New HHS Rule Gives Patients Direct Access To Lab ReportsFebruary 5, 2014
The Department of Health and Human Services has made changes to the Clinical Laboratory Improvement Amendments of 1988, giving patients and their designees direct access to laboratory test reports.
The CLIA amendment allows labs to give a patient – or a person designated by the patient, a so-called “personal representative” – access to completed test reports upon the patient’s or patient’s personal representative’s request.
Meanwhile, the final rule also scraps the exception under the HIPAA Privacy Rule to an individual’s right to access his or her protected health information when it’s held by a CLIA-certified or CLIA-exempt laboratory, officials say.Patients can continue to get access to their laboratory test reports from their physicians, but these new rules offer another option to obtain reports directly from the lab while still maintaining patient privacy protections.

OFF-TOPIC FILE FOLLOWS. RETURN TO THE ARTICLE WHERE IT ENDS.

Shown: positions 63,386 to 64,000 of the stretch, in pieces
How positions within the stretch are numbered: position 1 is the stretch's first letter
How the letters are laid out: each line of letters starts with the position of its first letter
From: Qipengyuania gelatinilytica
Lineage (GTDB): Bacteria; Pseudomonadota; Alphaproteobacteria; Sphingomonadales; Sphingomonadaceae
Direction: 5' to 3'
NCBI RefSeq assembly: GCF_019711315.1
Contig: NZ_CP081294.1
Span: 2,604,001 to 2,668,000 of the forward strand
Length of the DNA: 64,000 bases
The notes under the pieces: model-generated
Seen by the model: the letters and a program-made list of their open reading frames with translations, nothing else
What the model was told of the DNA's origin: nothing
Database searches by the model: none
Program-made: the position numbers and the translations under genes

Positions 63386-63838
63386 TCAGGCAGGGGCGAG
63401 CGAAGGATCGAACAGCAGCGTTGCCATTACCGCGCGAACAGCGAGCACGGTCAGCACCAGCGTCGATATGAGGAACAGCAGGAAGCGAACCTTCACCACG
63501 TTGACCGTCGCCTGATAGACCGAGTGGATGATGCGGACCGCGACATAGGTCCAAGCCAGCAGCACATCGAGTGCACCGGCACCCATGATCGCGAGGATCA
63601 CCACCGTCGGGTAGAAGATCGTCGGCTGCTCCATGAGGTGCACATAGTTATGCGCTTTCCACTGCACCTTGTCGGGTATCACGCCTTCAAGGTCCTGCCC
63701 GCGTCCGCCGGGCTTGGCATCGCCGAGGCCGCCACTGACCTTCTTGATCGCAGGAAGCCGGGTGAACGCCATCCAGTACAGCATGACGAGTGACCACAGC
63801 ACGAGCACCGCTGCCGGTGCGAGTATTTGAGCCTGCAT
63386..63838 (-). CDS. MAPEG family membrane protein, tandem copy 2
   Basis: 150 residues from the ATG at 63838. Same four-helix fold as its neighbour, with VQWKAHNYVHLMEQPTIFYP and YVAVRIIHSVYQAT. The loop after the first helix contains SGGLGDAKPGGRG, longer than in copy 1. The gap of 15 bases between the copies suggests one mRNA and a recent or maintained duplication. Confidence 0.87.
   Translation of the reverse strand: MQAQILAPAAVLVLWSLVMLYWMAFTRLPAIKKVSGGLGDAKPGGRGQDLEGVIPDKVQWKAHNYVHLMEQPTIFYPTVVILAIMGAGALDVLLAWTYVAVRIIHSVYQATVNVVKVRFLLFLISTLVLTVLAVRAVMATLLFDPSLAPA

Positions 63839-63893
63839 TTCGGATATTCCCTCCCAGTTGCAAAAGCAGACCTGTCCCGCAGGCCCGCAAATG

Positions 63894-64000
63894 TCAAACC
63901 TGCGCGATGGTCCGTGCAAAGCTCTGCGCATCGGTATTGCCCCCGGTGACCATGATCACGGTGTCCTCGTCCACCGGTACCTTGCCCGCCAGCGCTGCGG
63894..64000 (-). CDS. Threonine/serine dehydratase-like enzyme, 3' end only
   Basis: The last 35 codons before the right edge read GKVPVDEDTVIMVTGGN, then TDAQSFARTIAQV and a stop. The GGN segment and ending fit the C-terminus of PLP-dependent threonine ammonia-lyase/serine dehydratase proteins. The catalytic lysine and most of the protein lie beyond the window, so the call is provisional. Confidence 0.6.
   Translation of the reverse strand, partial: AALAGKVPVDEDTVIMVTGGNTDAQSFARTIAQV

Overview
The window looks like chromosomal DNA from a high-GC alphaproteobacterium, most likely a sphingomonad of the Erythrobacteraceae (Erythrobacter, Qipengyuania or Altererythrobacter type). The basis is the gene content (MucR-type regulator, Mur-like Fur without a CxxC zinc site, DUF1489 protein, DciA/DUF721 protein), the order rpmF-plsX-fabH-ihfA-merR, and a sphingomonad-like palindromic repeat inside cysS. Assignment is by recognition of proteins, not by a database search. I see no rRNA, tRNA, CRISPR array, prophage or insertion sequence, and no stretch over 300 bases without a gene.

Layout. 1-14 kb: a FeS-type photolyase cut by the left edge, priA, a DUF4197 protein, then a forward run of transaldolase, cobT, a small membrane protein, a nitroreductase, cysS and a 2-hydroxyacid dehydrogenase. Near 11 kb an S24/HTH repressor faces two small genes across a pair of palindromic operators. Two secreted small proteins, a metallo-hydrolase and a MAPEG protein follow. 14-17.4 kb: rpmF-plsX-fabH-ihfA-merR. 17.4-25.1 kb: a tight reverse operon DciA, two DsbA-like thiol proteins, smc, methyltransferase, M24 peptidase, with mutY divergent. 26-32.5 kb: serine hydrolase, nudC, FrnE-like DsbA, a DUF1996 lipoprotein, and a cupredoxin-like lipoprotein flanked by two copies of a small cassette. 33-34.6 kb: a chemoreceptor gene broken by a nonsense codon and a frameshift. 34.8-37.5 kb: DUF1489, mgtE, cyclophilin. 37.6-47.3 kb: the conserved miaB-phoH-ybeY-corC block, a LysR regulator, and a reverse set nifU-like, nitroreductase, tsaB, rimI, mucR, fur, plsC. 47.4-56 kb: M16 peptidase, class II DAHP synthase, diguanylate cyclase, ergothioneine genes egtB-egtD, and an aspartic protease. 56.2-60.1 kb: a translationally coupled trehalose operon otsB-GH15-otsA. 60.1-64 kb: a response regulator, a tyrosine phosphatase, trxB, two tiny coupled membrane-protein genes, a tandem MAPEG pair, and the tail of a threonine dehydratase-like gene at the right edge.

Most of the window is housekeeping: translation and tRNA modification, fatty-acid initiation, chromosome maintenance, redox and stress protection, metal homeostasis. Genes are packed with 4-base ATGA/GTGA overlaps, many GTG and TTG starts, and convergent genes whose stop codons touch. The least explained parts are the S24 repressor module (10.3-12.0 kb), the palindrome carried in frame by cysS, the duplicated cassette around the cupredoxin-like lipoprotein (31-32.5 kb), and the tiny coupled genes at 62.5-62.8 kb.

“The right to access personal health information is a cornerstone of the Health Insurance Portability and Accountability Act Privacy Rule,” said Secretary Kathleen Sebelius in a press statement. “Information like lab results can empower patients to track their health progress, make decisions with their health care professionals, and adhere to important treatment plans.”
The final rule is issued jointly by the Centers for Medicare & Medicaid Services, which is generally responsible for laboratory regulation under CLIA; the , which provides scientific and technical advice to related to CLIA; and the Office for Civil Rights, which is responsible for enforcing the HIPAA Privacy Rule.
Under the HIPAA Privacy Rule, patients, patients’ designees and patients’ personal representatives can see or obtain a copy of their protected health information, including an electronic copy, with limited exceptions.
In doing so, HHS officials point out, the patient or the personal representative may have to put their request in writing and pay for the cost of copying, mailing or electronic media on which the information is provided, such as a CD or flash drive. In most cases, copies must be given to the patient within 30 days of his or her request.
Article written by Mike Miliard